You can modify the monitoring configuration of an individual asset. When you create a monitoring configuration, the asset is no longer associated with the monitoring configuration and policies for that asset type. Instead, it has its own independent monitoring configuration.

When you modify a monitoring configuration for an asset, you create a policy and the asset is associated with the new created policy.

4.6.6 Creating a Group of Assets According to Monitoring Policy

When you create a user-defined group, you can specify a rule that filters out the assets based on the name of the associated monitoring policy. You can use this to group all the assets associated with a given monitoring policy or to find assets that are not associated with a specific policy.

When viewing the monitoring configuration of an asset, you can navigate to the definition of the monitoring policy bound to the asset.

4.6.7 Extracting a Monitoring Policy

Extracting a monitoring policy is similar to copying a policy. Copying a policy is performed from the policy view, while extracting a policy is performed from the asset view, as shown in Figure 4-4.

Figure 4-4 Extract a Monitoring Policy Action

Description of Figure 4-4 follows
Description of "Figure 4-4 Extract a Monitoring Policy Action"

By extracting a policy from the asset view, you filter the possible subtypes to only those that are valid. You can change the target subtype to a more specific or a more generic eligible target type. To be eligible, the policy must be a member of a more general policy for the specified target. If a list of valid target types does not display, then the target type cannot be changed.

You can specify one of the following as the OS subtype for the new policy:

  • Oracle Solaris 10: Any Oracle Solaris 10 operating system.

  • Oracle Solaris 10 Operating System: Any Oracle Solaris 10 8/07 (update 4) or higher operating system. You might use this subtype if you want to use the policy for zones.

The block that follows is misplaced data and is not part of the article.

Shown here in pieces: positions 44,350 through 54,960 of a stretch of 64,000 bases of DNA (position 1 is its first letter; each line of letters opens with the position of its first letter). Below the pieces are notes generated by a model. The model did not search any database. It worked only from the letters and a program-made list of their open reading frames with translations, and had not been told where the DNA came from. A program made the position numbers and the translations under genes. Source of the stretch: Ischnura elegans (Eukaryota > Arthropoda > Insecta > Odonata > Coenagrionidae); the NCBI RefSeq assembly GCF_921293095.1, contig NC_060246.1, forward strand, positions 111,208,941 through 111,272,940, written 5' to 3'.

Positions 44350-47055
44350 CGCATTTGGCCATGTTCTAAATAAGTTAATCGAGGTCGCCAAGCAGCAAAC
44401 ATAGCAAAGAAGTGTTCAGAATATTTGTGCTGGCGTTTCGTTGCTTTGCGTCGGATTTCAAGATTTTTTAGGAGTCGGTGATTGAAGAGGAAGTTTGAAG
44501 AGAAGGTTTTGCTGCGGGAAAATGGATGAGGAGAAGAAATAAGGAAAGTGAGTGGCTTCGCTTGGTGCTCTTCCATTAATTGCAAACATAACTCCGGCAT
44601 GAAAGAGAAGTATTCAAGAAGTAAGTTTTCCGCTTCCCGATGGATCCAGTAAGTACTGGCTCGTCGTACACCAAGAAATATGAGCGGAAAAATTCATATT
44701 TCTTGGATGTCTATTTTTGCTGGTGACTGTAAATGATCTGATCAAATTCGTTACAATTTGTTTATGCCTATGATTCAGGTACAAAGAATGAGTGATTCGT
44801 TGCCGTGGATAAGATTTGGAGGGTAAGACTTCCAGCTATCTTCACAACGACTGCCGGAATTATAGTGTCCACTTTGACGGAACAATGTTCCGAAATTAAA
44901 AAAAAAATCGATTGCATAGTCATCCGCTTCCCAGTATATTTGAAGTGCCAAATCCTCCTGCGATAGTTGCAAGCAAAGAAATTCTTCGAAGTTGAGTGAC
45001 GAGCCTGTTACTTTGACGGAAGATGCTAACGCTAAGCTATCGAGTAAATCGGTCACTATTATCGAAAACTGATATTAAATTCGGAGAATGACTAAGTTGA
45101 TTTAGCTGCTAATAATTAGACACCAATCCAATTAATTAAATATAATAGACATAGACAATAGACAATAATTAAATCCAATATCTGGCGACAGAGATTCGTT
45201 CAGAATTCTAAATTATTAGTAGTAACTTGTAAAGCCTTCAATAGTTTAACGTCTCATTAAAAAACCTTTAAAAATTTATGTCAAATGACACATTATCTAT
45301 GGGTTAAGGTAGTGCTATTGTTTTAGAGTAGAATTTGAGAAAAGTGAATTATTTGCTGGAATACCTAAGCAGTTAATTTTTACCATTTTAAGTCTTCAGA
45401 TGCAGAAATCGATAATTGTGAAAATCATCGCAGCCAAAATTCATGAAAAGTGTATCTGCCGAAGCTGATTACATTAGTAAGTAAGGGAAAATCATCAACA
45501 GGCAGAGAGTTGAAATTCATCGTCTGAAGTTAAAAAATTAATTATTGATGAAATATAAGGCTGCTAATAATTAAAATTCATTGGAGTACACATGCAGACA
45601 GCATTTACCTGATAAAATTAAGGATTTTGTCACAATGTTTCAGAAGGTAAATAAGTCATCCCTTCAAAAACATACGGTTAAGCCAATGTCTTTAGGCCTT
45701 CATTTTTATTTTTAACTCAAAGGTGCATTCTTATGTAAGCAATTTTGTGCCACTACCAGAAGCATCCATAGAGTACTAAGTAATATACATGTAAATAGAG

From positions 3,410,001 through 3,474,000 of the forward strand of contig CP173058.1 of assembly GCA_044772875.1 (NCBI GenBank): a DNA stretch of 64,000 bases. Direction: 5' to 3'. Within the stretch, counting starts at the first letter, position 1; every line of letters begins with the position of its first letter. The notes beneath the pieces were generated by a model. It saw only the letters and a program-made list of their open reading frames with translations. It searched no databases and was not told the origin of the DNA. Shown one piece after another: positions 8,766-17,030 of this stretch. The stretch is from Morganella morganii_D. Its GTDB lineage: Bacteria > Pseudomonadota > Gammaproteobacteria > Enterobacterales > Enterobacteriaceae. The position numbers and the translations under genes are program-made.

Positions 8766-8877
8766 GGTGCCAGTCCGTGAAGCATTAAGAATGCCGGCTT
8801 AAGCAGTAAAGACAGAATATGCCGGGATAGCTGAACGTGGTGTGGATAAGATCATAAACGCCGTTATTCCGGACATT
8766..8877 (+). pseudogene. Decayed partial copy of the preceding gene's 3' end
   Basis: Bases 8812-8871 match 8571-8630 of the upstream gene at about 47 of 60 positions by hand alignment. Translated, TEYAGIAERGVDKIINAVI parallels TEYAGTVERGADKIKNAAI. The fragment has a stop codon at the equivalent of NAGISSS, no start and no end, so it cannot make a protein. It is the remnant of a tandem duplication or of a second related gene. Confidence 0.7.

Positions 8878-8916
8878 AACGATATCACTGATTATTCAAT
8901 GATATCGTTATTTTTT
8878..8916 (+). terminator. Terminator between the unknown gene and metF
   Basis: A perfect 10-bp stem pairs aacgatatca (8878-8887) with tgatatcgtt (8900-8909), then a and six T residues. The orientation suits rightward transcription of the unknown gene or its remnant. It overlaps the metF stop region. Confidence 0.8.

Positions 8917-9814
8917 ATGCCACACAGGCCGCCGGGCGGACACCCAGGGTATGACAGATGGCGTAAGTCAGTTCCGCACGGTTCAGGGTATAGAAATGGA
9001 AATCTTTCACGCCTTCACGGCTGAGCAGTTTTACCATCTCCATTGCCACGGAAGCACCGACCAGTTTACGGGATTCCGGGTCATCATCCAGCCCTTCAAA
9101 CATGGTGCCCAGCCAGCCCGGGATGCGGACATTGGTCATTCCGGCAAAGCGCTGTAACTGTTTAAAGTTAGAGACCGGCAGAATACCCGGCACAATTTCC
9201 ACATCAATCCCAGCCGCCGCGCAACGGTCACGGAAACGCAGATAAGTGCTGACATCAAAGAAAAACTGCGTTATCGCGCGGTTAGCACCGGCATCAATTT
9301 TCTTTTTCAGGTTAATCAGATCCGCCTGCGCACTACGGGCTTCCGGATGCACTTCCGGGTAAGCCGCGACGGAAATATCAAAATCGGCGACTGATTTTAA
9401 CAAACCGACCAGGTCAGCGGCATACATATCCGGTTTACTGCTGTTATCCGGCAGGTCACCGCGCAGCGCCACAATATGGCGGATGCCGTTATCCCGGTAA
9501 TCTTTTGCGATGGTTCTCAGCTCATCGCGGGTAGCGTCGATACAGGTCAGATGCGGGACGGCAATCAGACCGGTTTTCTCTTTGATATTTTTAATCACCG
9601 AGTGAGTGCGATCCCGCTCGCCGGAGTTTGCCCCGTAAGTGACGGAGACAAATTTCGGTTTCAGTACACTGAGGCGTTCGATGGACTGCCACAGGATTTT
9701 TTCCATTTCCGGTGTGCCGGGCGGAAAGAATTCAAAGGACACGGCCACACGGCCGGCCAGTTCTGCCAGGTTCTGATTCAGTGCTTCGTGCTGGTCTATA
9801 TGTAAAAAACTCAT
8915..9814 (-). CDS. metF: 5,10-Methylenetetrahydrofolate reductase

• Oracle Solaris: Any supported Oracle Solaris operating system release.

  • Operating System: Any supported Oracle Solaris, Linux, or Windows operating system.

Perform the following steps to extract a monitoring policy:

  1. Expand Assets in the Navigation pane, then click an asset type, such as operating system.

  2. Click the Monitoring tab, then click Extract Monitoring Policy in the Action pane.

  3. Enter a name and description for the new policy, then select the subtype and target type. Click Next.

    Figure 4-5 Extract Monitoring Policy

    Description of Figure 4-5 follows
    Description of "Figure 4-5 Extract Monitoring Policy"

  4. Click Finish to add the policy to the list of available policies.

  5. To see the new policy, expand Plan Management and click Monitoring Policies. Click the policy to display details.

    • To add or remove rules or change monitoring parameters, double-click the policy in the center pane

    • To view all assets that are monitored with this policy, click View Associated Assets

    • To make this policy the default monitoring policy, click the Set as Default Policy icon

4.6.8 Adding or Copying a Monitoring Policy

You can add a new monitoring policy or copy an existing monitoring policy.

Perform the following steps to add or copy a monitoring policy:

  1. Expand Plan Management in the Navigation pane, then click Monitoring Policies.

  2. Click Copy Policy or Create Policy in the Action pane

  3. Enter a name and description for the new policy, then select the subtype and target type.

  4. Click Next, then click Finish to add the policy to the list of available policies.

  5. To see the new policy, expand Plan Management and click Monitoring Policies. Click the policy to display details.

    • To add or remove rules or change monitoring parameters, double-click the policy in the center content pane

    • To view all assets that are monitored with this policy, click View Associated Assets

    • To make this policy the default monitoring policy, click the Set as Default Policy icon

4.6.9 Deleting a Monitoring Policy

You can delete user-defined monitoring policies in the Plan Management section. Resources are associated with a monitoring policy. When you delete a user-defined monitoring policy, any asset or group associated with that policy is automatically detached from the policy. However, the asset does retain the monitoring configuration that was defined by the policy.

You cannot delete system-defined policies.

4.7 Related Resources for Monitoring Rules and Policies

For instructions in performing actions or to learn more about the role of this feature, go to one of the following resources: